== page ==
Sister act

Berjis Desai


The new column "Unforgettable Ba-was” will unveil Parsi profiles.

They could not have been more different, yet it was a Sister act. One was large, dim-witted and innocent; the other was sexy, shrewd and sarcastic. If they were fillies, none would have believed that they shared the same sire and dam. In Bombay, they thought they were living in Dorset; and when in Poona, in Hertfordshire. How could the natives change the name of the city that their direct lineal ascendants had so painstakingly constructed brick by brick? Their pedigree was exquisite and their lineage impeccable. Born a decade after their King, George V, had landed at the Gateway of India in 1911, the sisters were tutored at home by a German governess, which accounted for their slightly guttural accent. They lived and died in a palatial mansion which sprawled over three acres in the heart of South Bombay. To rival it, there was a verdant wonderland in Poona and a cliff hugging one in Matheran. 
When they were being amused by a bevy of ayahs (domestic help) and fed English gripe water, one M. K. Gandhi was being transformed into Mahatma Gandhi. British goods were being boycotted and millions wore khadi, spun on a handloom, which became the symbol of protest against the British Empire. English corsets, French frills and Chinese silk were to be replaced by the coarse khadi. Preposterous! Madam Bhikaiji Cama, also aristocratic, who had her inheritance confiscated by the British for her prominent role in the independence movement, was disloyal to our King and certainly not a role model for us, said the sisters. Decades later, during Indira Gandhi’s Emergency, the income tax raided the sisters, and were amazed at the numerous portraits of the English sovereigns. Upon being asked why, the impudent sister curtly said that "we do not recognize your government.” And how could they have? Pernicious ideas of civil disobedience and self-determination did not enter their little cocoon where liveried butlers served shepherd’s pie on a 32-seater dining table made out of rosewood with that immaculate patina. The many grandfather clocks just kept time frozen.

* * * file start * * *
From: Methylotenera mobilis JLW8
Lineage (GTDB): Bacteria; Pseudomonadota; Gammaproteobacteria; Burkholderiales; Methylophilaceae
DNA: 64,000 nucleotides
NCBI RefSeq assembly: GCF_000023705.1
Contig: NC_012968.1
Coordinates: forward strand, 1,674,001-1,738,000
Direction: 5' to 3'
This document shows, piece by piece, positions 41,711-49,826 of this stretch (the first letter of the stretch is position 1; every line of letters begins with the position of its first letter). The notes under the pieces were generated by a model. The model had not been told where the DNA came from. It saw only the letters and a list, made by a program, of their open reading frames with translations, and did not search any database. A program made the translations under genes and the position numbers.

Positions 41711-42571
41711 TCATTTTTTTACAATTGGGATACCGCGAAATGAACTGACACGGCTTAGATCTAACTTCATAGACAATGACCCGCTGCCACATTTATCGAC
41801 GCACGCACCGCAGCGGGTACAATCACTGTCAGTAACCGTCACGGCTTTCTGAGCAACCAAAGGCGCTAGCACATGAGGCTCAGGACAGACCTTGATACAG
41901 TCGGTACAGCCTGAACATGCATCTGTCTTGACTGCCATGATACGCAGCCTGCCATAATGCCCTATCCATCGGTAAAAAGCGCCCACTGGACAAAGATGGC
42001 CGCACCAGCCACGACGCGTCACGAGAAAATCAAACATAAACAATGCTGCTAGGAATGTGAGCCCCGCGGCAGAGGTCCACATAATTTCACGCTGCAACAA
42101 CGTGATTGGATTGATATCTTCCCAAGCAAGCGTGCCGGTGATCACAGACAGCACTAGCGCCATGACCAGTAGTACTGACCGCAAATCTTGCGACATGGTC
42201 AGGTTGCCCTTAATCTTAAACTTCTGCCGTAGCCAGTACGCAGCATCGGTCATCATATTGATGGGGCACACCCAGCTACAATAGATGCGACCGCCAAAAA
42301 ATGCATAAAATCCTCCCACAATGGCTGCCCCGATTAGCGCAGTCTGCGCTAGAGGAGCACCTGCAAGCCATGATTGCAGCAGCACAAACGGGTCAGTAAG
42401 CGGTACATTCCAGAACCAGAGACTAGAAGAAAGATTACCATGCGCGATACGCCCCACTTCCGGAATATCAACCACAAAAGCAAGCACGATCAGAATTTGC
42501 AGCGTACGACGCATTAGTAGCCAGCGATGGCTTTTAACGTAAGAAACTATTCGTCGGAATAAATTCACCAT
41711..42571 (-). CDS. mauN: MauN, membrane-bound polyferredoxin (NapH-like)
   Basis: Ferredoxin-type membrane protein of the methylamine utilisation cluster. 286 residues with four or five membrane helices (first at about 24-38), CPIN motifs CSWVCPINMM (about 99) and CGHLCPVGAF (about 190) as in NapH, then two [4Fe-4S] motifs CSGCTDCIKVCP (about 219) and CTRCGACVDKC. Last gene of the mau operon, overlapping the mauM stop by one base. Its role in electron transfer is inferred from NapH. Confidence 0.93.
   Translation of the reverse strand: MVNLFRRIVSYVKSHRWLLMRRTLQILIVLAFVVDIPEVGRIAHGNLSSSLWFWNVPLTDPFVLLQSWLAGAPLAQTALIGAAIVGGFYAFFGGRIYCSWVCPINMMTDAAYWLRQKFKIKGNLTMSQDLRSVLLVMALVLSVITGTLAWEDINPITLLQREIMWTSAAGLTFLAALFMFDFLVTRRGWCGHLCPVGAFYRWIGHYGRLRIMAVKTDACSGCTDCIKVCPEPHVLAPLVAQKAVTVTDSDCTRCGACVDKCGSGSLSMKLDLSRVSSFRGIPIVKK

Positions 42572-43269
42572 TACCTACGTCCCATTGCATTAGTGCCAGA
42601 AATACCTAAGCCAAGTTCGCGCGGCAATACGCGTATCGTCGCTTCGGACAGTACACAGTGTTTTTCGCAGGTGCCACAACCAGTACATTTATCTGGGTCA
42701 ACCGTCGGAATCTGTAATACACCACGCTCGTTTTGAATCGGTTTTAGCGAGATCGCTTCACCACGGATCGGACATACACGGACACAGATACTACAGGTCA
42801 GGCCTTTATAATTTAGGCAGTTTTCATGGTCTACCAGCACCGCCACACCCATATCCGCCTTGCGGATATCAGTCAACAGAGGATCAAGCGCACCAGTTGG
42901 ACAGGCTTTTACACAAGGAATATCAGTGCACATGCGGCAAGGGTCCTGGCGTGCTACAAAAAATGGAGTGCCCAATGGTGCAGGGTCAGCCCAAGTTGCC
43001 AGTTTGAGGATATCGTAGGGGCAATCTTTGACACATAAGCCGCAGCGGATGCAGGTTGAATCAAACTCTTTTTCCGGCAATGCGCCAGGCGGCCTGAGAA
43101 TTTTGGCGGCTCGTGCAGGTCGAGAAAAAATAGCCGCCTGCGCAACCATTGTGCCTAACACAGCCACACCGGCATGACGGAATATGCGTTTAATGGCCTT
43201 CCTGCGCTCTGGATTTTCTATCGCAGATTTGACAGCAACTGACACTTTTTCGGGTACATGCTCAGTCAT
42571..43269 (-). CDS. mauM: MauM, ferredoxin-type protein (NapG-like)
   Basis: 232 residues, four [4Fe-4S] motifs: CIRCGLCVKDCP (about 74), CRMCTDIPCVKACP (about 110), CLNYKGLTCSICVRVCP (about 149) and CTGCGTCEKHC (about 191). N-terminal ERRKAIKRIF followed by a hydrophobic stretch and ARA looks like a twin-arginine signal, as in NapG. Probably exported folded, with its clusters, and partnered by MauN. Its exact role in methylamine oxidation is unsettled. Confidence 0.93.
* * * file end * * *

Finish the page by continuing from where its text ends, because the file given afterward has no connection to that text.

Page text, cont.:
Illustration by Farzana Cooper


Their doting father, having unwisely invested in some textile unit, had frittered away ancestral wealth by importing red Buicks and large Chevrolets, an iron gate from France, to be seen later in The Sound of Music and several Stradivarius violins and grande pianos. Death rescued him from possible insolvency. Fortunately for our heroines, income from private family trusts created by grandparents on both sides, sustained their lifestyle of exotic single malts, retinue of servants at all three of their residences and the European sojourns on the Orient Express with royal suites in Parisian hotels. At least, for a while. Then, draconian wealth and income tax, estate duty, dwindling returns from insipid trust investments and fiscal indiscipline compelled them to sell the forest fairyland in Matheran to a non-Parsi hotelier ("who bastardized our bungalow”) and then the verdant woodland in Poona to a family of industrialists ("who replaced our Scottish wooden flooring with some Rajasthani marble from Hindu temples and installed a swing in the center of the living room”). Indeed, what could one expect from these nouveau riche with no class.